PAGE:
A collection of coins and banknotes, stored for years inside a Kauri Tobacco tin, gives us a striking visual insight into the mobility of New Zealanders in the Middle East during the Second World War. The tobacco tin belonged to Gunner Edward ‘Ted’ Frost from Tuakau in the Waikato, who served in the 7th Anti Tank Regiment, New Zealand Artillery. As Ted travelled around the Middle East (and further afield in Greece and Italy) during World War II, he collected local coins and banknotes and stored them together in this tobacco tin. Contained in the tin are notes and coins from Egypt (5 and 10 milliemes, and 5 guerches), Tunisia (6 aspers and 5 francs), Palestine (2, 5, 10, 20, 50 and 100 mils), Lebanon (5 and 25 piastres) and Syria (5 piastres).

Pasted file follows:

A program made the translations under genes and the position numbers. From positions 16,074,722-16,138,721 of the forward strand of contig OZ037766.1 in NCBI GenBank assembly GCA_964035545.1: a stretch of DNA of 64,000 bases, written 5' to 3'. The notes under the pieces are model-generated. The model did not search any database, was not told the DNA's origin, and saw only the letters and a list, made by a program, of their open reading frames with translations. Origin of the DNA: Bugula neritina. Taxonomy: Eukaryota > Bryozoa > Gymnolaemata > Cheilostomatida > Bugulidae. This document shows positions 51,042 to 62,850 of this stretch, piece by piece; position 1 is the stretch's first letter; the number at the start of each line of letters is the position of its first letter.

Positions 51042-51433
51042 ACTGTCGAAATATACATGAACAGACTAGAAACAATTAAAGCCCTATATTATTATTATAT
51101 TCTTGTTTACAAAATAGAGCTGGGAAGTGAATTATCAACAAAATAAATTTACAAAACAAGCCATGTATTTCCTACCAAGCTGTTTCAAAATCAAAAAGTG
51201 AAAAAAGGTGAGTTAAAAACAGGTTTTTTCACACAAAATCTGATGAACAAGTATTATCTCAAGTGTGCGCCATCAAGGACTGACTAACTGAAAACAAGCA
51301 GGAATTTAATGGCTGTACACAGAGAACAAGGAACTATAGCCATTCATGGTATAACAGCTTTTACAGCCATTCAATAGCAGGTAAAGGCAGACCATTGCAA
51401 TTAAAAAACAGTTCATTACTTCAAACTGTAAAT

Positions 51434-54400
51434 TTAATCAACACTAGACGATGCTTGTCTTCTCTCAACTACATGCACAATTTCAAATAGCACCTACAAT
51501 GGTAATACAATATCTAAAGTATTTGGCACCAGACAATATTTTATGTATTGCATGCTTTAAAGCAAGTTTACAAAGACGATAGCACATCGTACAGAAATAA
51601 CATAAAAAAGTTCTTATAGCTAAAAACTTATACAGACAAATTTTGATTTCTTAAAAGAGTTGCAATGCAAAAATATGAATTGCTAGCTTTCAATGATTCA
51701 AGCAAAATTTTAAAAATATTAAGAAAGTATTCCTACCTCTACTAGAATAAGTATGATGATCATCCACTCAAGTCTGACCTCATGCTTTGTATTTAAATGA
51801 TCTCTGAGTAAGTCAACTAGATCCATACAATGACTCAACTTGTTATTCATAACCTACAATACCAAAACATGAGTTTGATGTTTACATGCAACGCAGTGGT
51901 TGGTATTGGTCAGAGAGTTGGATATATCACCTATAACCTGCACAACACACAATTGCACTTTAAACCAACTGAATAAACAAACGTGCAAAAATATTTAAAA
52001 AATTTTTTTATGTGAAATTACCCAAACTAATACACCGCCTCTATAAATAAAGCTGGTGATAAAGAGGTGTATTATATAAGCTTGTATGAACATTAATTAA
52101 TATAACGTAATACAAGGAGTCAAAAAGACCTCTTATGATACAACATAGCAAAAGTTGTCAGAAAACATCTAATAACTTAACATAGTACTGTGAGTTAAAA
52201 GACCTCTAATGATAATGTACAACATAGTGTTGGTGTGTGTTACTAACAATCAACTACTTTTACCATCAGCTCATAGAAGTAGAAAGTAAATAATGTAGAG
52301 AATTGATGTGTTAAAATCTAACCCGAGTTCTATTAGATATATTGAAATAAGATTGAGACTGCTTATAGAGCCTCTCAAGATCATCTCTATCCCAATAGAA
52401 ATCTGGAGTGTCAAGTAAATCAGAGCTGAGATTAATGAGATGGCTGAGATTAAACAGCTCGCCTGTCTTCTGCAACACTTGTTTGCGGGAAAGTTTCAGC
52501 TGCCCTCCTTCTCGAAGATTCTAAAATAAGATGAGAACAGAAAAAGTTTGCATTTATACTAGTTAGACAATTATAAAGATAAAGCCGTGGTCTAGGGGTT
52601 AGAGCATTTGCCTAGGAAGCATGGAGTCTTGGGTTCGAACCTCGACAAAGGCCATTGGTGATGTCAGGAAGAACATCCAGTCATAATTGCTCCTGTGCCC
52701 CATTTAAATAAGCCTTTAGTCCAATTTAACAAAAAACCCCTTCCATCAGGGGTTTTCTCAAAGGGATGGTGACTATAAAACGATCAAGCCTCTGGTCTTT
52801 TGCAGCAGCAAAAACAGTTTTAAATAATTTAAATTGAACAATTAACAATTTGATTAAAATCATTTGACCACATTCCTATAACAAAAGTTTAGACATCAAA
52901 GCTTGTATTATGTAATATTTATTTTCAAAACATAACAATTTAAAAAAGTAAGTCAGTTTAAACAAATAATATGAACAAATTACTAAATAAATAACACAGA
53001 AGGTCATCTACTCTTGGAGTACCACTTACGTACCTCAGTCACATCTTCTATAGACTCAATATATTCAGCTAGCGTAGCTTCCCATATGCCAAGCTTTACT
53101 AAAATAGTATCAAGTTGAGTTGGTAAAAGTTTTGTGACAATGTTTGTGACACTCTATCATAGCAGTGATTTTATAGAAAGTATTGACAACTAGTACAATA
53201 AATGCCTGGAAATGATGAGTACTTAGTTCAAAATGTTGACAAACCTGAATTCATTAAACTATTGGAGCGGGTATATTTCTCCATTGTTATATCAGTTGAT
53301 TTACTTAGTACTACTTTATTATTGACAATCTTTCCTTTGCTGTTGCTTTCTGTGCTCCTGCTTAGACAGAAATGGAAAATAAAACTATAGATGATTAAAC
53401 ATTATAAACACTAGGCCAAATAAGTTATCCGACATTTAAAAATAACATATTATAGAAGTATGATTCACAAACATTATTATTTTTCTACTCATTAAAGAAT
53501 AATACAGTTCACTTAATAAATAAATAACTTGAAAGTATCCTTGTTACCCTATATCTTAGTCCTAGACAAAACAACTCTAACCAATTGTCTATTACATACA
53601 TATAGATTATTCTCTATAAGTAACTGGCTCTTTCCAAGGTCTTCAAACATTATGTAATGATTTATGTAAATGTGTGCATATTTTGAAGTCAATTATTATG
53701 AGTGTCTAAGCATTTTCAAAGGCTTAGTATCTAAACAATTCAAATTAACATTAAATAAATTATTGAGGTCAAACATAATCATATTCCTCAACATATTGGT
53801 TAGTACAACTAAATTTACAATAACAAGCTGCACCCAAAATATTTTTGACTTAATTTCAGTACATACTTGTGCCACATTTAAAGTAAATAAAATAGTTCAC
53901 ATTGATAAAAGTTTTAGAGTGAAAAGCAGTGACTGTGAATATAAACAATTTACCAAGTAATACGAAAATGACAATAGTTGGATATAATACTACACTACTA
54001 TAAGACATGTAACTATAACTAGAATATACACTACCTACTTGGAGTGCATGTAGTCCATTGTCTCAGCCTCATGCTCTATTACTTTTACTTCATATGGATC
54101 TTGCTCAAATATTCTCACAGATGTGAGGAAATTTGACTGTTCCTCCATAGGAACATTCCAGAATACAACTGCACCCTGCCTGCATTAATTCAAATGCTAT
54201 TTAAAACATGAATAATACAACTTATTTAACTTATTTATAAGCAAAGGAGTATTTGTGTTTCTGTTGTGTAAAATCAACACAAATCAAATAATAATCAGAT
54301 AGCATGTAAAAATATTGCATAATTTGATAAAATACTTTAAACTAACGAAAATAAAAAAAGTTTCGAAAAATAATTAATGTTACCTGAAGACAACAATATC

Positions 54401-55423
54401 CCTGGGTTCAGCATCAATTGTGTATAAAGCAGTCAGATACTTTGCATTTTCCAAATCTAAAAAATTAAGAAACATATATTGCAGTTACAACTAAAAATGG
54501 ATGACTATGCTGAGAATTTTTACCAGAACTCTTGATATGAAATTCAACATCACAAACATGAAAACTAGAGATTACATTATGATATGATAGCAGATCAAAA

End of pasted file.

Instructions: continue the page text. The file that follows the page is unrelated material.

While we don’t know what Ted spent his money on, his coin collection reminds us of the geographical scope of New Zealanders’ Second World War, in which many Kiwis visited more countries in a few short years than they might otherwise have done in a lifetime. Ted’s tin is now in the Auckland War Memorial Museum, along with his papers, photographs and a number of other souvenirs he collected during the war.